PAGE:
Influenza virus recruits host protein kinase C to control assembly and activity of its replication machinery

Mondal A, Dawson AR, Potts GK, Freiberger EC, Baker SF, Moser LA, Bernard KA, Coon JJ, Mehle A. (2017). eLife6:e26910. doi: 10.7554/eLife.26910. PubMed record.

Influenza virus expresses transcripts early in infection and transitions towards genome replication at later time points. This process requires de novo assembly of the viral replication machinery, large ribonucleoprotein complexes (RNPs) composed of the viral polymerase, genomic RNA and oligomeric nucleoprotein (NP). Despite the central role of RNPs during infection, the factors dictating where and when they assemble are poorly understood. Here we demonstrate that human protein kinase C (PKC) family members regulate RNP assembly. Activated PKCδ interacts with the polymerase subunit PB2 and phospho-regulates NP oligomerization and RNP assembly during infection. Consistent with its role in regulating RNP assembly, knockout of PKCδ impairs virus infection by selectively disrupting genome replication. However, primary transcription from pre-formed RNPs deposited by infecting particles is unaffected. Thus, influenza virus exploits host PKCs to regulate RNP assembly, a step required for the transition from primary transcription to genome replication during the infectious cycle.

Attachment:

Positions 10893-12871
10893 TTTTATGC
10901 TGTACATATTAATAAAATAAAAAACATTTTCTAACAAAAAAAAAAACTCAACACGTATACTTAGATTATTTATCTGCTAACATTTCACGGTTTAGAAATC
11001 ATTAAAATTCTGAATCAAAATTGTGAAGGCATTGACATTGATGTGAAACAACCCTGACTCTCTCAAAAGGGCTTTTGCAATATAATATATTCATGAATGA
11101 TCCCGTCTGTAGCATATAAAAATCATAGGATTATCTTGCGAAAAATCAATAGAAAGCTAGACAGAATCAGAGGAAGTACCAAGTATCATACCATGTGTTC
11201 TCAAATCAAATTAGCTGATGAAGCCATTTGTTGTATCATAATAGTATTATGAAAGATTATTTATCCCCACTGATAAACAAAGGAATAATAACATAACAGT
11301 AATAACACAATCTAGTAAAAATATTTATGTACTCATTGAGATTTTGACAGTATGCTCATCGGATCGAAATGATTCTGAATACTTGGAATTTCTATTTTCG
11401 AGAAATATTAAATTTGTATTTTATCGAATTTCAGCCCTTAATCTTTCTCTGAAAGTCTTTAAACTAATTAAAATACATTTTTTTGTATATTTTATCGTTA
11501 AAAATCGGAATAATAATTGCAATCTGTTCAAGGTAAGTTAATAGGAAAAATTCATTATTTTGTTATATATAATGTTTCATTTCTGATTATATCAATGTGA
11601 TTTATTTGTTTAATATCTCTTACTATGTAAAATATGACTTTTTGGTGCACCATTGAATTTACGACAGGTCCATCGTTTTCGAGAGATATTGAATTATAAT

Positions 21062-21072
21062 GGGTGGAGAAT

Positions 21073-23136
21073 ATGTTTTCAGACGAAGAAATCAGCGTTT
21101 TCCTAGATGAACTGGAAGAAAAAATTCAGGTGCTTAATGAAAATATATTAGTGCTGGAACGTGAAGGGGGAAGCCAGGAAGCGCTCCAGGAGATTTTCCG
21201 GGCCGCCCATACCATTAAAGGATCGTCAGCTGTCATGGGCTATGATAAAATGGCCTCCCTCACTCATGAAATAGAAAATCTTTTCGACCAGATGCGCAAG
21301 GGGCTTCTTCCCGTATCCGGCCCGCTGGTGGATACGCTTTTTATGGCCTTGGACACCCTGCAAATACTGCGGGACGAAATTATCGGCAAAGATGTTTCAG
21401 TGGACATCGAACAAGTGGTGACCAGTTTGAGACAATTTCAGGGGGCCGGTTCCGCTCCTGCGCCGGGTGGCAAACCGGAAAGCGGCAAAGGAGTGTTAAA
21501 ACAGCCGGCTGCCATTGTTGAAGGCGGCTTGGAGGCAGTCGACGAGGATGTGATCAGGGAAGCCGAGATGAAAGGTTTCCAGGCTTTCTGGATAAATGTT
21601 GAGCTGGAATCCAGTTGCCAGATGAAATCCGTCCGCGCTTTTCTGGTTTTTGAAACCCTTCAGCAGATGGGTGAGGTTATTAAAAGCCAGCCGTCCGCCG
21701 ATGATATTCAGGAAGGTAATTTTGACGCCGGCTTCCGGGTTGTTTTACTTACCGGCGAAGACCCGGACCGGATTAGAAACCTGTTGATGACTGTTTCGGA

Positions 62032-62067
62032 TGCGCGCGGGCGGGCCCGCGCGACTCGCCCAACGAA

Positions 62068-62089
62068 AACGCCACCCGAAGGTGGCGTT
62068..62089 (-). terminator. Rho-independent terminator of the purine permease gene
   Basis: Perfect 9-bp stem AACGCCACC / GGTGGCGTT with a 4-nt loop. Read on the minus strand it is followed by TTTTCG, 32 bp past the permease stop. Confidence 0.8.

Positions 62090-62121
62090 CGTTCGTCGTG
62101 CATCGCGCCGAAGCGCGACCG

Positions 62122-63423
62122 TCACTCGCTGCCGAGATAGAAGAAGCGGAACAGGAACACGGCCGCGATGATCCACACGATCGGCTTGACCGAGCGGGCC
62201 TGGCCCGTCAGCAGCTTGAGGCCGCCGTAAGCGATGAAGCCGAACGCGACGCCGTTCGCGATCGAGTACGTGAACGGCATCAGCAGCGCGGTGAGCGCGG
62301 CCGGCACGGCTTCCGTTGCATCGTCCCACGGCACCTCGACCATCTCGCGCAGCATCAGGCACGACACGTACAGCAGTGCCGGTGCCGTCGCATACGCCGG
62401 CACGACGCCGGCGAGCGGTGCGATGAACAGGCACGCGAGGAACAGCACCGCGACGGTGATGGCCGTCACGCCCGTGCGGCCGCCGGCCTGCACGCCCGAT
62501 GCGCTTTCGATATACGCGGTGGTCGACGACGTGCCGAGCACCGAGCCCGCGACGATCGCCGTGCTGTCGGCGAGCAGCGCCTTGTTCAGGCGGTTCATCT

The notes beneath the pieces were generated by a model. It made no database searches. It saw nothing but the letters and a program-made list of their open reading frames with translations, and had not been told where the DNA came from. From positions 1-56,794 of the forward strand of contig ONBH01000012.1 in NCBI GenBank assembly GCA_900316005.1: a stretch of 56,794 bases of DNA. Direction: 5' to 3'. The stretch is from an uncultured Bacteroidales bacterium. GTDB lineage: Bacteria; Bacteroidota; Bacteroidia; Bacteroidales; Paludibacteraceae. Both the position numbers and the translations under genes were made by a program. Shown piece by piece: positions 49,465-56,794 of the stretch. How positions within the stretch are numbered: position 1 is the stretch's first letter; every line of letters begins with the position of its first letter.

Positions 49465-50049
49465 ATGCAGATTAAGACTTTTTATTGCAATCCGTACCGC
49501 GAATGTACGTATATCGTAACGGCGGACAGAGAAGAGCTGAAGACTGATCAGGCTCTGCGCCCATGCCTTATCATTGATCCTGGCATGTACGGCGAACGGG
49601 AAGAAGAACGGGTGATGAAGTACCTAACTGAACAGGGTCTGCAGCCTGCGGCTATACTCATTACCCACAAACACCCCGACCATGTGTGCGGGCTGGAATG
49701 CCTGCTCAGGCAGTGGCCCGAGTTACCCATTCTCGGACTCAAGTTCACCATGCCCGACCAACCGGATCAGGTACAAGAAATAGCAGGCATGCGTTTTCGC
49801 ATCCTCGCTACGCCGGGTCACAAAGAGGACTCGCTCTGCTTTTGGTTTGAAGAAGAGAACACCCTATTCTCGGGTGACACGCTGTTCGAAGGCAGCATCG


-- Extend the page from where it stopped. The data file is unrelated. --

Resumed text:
Fig 7